Another flavour hit – of the snacky variety – is provided by the lip-smackingly good edamame ($7) with garlic and black pepper.

Beer food supreme.

 

 

Unfortunately, amid this avalanche of food, the nachos ($14) and the fries loaded with pulled pork and slaw ($16, not pictured) get a bit lost.

Perhaps at another time with liquid redreshment in hand?

(Consider The Sauce dined at Littlefoot as guests of the management and we did not pay for our meals. We were free to order whatever we wished. Littlefoot management neither sought nor was granted any input, oversight or pre-publication access to his story.)

 

Pantry entry

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Ammas Pantry, 33 Parker Street, Footscray. Phone: 0439 902 384

Meet Deanne Thiedeman, on the left, and Beth Lavelle.

Ammas Pantry is their first foray into the hospitality industry, having taken over the premises on the corner of Parker and Hyde following the closing of relatively short-lived predeccesor.

They met when their two Sri Lankan-background sons attended, and became pals, at the kinder opposite their new cafe.

As you’d expect, that kinder and the next-door school play a fairly big part in the life, and prospective prosperity, of Ammas Pantry – but there’s lots here for a broader audience, too.

So while there’s the muffins and sandwiches and coffee you’d expect of an establishment right opposite two education institutions, Ammas is also delivering fine lunch-time meals that are delicious, affordable and of just the right heft for a daytime feed.

As I find out to my pleasure and satisfaction during two lunch visits.

Both my meals are built around brown rice, something that would cause Bennie to get a tad sniffy – but which I enjoy, especially when two differing sets of Asian flavours are so adeptly harnessed.

 

 

This fine, mild chicken curry, for instance, at $15.50.

It’s handily accompanied by that brown rice, a veg-studded dal, chutney, raita, a Sri-Lankan-style dry coconut jumble and a papadum

It’s excellent.

It makes me happy.

 

 

Same deal with this identically priced lunch bowl of brown rice, pickled ginger, carrot, cucumber, radish, avocado, wasabi, mayo and smoked salmon.

At first glance, this appears to be considerably more strident in terms of earnest brown rice-iness.

But there is just the right amount of seasoning and lubrication to make the whole thing sing – and not seem like a wholesome chore.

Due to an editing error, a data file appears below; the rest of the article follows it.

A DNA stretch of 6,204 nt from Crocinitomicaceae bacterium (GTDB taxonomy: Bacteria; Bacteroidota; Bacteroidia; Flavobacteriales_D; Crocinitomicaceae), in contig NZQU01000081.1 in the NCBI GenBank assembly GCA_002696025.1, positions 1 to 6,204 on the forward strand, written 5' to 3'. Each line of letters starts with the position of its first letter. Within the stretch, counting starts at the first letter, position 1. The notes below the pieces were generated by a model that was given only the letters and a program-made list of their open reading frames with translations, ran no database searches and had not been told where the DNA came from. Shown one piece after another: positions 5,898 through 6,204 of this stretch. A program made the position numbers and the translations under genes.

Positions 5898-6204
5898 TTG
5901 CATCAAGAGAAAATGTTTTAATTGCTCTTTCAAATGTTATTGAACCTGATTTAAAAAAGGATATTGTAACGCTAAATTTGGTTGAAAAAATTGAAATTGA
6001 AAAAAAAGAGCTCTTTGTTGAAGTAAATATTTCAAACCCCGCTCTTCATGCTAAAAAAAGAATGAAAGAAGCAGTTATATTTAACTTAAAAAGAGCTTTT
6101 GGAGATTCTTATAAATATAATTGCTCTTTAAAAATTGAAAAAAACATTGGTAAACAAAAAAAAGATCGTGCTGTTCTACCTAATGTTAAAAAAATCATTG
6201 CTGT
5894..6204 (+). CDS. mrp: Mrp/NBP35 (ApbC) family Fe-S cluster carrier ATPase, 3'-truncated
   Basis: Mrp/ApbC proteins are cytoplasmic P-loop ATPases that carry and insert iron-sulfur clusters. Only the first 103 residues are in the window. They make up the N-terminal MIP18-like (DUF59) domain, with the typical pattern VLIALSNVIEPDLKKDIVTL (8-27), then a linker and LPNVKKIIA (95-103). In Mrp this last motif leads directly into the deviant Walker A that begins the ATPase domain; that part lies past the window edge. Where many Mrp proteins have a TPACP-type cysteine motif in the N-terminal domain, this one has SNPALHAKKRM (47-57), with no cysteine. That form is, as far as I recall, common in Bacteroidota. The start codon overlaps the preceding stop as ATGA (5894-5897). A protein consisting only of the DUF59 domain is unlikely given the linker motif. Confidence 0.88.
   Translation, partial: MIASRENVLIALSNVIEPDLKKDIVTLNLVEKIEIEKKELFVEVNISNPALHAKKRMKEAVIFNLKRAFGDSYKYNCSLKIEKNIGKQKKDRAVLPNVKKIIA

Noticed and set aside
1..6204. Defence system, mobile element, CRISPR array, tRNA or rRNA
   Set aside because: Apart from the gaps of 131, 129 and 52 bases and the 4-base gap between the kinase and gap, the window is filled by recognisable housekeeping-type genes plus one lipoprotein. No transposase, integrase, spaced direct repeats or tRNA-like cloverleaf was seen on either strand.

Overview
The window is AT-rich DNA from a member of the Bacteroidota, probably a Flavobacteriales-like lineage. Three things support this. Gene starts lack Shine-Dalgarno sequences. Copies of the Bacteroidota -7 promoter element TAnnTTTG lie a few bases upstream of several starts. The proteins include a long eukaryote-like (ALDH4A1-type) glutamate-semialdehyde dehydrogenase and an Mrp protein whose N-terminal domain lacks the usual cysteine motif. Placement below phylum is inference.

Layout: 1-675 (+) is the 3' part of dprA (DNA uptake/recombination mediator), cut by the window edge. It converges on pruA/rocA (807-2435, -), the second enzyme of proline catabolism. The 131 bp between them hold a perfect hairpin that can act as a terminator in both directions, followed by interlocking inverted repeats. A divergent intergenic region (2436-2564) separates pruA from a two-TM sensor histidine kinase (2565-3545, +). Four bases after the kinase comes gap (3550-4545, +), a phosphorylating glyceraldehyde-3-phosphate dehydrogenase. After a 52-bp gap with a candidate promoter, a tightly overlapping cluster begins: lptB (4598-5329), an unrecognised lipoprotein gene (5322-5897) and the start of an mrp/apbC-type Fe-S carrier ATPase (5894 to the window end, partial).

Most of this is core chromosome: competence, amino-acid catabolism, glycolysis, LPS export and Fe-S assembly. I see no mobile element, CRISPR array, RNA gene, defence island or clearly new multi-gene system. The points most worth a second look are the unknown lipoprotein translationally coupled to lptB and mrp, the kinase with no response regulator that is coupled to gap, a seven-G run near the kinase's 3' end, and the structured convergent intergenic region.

Deanne and Beth tell me the line-up will be tweaked as we move into winter.

Meals such as the two above will remain, but will be joined by some things of the “comfort food” variety.

 

Cafe imagination

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Bruger, 487 Barkly Street, Footscray.

Our post-kung fu Saturday routine usually runs along the lines spicy Vietnamese, Indian or African food.

But today we try something a little different – Bruger, which is located just down Barkly from Sims and 504 Receptions.

It’s a sister cafe to the nearby West 48 in Essex Street – but it has quite a different feel.

 

 

The long room is all about high stools and heaps of wood and stone.

It’s classy – and perhaps more like a bar than a cafe.

We take note of the breakfast options and then ignore them.

But the sparks of imagination that show in our lunch meals are in evidence, too, on the breakfast list.

Sambal chilli eggs for, example.

Or – more hearty – polish sausage with fried egg, gruyere, gherkin relish and kewpie mayo.

 

 

Bennie enjoys his daily special of eight-hour pork belly on a soba and papaya salad with nam jim dressing ($18.50).

He makes special mention of the shredded pork – “very soft”, says he.

In addition to the listed ingredients, there’s a stack of bean sprouts and peanuts and a nifty slab of crackling.

Salad Boy invariably gives papaya salad and related dishes serious consideration when we’re out and about elsewhere, so that’s why he orders this at Bruger.

But while it pleases, it’s fair to record that this cafe outing is notably muted in terms of the sort tang, zing, sourness, heat and bite he expects and welcomes at various Thai or Vietnamese places.

Still good, though!

My brisket rice bowl ($18, top photo) is something of a masterpiece.

The ingredients – pilaf rice, brisket, coriander chutney, pine nuts and cumin “hommus” – are familiar.

Yet here they are teamed in a magical way, the contrasting flavours bouncing off each other with tasty glee.

Often, when pine nuts are listed, they end up constituting little more than a garnish.

Here they play a plentiful and significant role.

The brisket is superb – high on smoky flavour, yet distributed through the rice in small pieces.

Want to grab some of that great barbecue vibe without going full carnivore?

Right here, with this dish, is your solution.

I know there’s those who’ll question the prices.

But they’re very fair for food of such good quality and the serves are suitably filling for not-too-heavy lunchtime fare.